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my new book:
Armed And Female - Taking Control
Now available at Amazon.com:
Armed And Female
Twelve Million American Women Own Guns, Should You?
"In the women's gun movement, Paxton Quigley is the great persuader."--Morley Safer, "60 Minutes"
Not an Easy Target
Paxton Quigley's Self-Protection for Women
By David Patrick Columbia, New York, Published: February, 2015
PI went to Michael’s to lunch with Pax Quigley who is an old friend from Los Angeles and now lives here (and in Miami, still unable to withdraw from the Sun). Pax and I met over the phone, introduced by a mutual friend in 1980. We talked for the better part of an hour and that was it; we’re still talking. She was an executive with Playboy at the time. Playboy , namely the lifestyle of Hugh Hefner was always interesting conversation around Hollywood. For a lot of reasons having to do with (male) stars and the Bunnies…
By Kathrin Werner, New York, Published: November 9, 2013
Paxton Quigley created a handbag where you can safely carry weapons and accessories; it is black, plain, made of leather and is called “Pax” – like “peace” and as her first name. Quigley does not think too much of all the “pink” products. “They are too girly, I ‘m against it ,” she says. “It makes the weapons look frivolous. Weapons are a serious thing.” Quigley is a guru for the women’s movement and weapons. She looks a little like she was coming from the TV series Dallas: blonde, perfect hair-do, perfect smile, she does not tell her age. She has written four books in which she explains why women should have firearms. And she’s a shooting teacher, having taught over 7000 women how to handle weapons. “I have a small army” she says. For a while she worked as a bodyguard, among the many of them, Yoko Ono.
Quigley hated weapons all her life, she says; she was a democrat, even a relatively left. Some of her old friends have turned away from her since she fights for arming women. Sometimes it deters men from going out with her. But there was this key experience: It was the middle of the night in 1988, when the call came. A good friend was on the phone, in tears, she was brutally raped in her own home. Quigley took the girlfriend to the hospital and asked: If you had had a gun, could you have fought back? Yes, said the friend. “Back then I swore to myself that such a thing will never happen to me,” Quigley said today, ” Weapons prevent rape.” She learns to shoot a gun, buys a gun, the gun-hater becomes a gun advocate.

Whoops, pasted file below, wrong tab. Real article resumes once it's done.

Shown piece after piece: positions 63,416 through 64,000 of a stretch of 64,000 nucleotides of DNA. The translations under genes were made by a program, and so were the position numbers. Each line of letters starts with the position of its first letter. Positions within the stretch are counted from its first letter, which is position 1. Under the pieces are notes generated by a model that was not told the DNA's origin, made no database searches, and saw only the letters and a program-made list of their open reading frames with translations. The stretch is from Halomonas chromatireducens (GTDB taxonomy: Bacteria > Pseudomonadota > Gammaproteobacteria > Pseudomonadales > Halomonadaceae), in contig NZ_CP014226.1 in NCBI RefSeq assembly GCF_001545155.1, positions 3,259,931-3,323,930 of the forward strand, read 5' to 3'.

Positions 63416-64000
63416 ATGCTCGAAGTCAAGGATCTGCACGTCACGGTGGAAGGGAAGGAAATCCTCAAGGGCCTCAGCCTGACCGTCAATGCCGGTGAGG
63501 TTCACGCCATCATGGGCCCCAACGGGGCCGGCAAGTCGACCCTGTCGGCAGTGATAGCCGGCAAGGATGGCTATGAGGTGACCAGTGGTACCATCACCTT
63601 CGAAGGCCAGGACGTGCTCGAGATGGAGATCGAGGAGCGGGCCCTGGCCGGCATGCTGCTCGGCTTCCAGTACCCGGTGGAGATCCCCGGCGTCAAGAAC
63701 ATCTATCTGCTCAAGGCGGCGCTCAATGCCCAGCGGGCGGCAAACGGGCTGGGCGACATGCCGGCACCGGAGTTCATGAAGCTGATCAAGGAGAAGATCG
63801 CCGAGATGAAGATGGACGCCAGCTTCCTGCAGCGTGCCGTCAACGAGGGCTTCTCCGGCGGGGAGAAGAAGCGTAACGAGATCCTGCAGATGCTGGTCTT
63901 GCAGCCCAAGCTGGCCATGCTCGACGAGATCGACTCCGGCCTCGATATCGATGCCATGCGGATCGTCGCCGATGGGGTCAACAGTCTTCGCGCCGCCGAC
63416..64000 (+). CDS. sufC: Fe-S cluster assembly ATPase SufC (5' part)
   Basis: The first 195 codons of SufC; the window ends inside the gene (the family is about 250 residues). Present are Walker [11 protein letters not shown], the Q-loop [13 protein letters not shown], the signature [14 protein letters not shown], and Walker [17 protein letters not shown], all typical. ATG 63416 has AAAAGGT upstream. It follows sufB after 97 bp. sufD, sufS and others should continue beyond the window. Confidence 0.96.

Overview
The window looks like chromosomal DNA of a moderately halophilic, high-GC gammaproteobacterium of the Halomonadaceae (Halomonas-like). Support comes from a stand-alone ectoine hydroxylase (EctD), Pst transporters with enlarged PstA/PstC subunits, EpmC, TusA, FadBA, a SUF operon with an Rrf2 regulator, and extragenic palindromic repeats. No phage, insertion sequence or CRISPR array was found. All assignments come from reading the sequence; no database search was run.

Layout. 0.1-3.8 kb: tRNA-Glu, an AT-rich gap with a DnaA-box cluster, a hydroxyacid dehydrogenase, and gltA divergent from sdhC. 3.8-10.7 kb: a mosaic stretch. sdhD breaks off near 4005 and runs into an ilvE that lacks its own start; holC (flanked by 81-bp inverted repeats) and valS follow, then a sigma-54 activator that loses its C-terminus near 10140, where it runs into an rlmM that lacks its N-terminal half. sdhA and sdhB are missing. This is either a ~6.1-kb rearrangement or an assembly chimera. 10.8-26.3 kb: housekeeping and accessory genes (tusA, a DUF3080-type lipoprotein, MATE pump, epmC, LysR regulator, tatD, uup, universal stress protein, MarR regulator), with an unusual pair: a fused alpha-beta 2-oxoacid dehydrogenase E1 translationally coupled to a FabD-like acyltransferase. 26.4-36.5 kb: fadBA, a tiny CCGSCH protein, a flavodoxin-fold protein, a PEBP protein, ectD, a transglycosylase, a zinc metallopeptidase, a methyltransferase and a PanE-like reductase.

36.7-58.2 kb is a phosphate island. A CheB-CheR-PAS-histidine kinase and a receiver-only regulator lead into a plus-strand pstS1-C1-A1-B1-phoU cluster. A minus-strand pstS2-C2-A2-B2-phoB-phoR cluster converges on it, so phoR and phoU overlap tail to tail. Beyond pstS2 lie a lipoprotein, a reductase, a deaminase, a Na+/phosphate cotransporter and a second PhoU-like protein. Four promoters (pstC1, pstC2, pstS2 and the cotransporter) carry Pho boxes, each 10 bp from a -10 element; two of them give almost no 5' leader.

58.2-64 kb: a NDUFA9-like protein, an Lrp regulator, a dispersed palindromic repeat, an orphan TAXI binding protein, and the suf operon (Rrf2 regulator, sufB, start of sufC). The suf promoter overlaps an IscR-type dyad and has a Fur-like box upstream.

Piers Morgan, February 21st, 2013
The author of “Armed and Female, Taking Control,” Quigley addressed gun manufacturer marketing campaigns that are geared to a female audience, and the ways in which such advertising impact sales:
“I think they’re [gun manufacturers] marketing that way, but I don’t think women are following in that way,” she told the host.
“In most cases, I would say that women go to a gun store. And even before they go to a gun store, they first learn how to shoot and they’re not shooting pink guns,” said Quigley.
A Gallup poll reported that in 2005, 13 percent of all women owned a gun. That number jumped to 23 percent in 2011. Many women say they are buying guns to protect themselves. NBC’s Stephanie Gosk reports.
The Christian Science Monitor, February 14, 2013
By Allison Terry, Correspondent
Fifteen percent of America’s women own guns – a small but pronounced increase from six years ago, a recent poll found. Personal safety is the motivation, but some argue that a gun at home makes women less safe.
Owning or carrying a gun remains mostly a guy thing, but American women who pack heat – or at least keep a pistol in the nightstand drawer – are often Exhibit A in the case for broad access to firearms for personal protection.
The opposite contention, that having a gun in the house actually makes women less safe, is the rebuttal from those who say the country needs to make guns less accessible.
As Congress, President Obama, and the nation debate the need for stricter gun laws, women’s safety is emerging as a heated and emotional issue – and one that is almost impossible to “prove” on one side or the other. Every time gun rights defenders cite an incident of a young mother defending herself and her children by shooting an intruder, gun control advocates point to a woman fatally shot in a case of domestic violence.
But it would appear that as women themselves do the calculus, a small but growing share is coming down on the side of having a gun. The gun-gravitation is not drastic: 15 percent of women in the US own guns. That, however, is up from 12 percent as recently as 2007, according to a Gallup poll released earlier this month.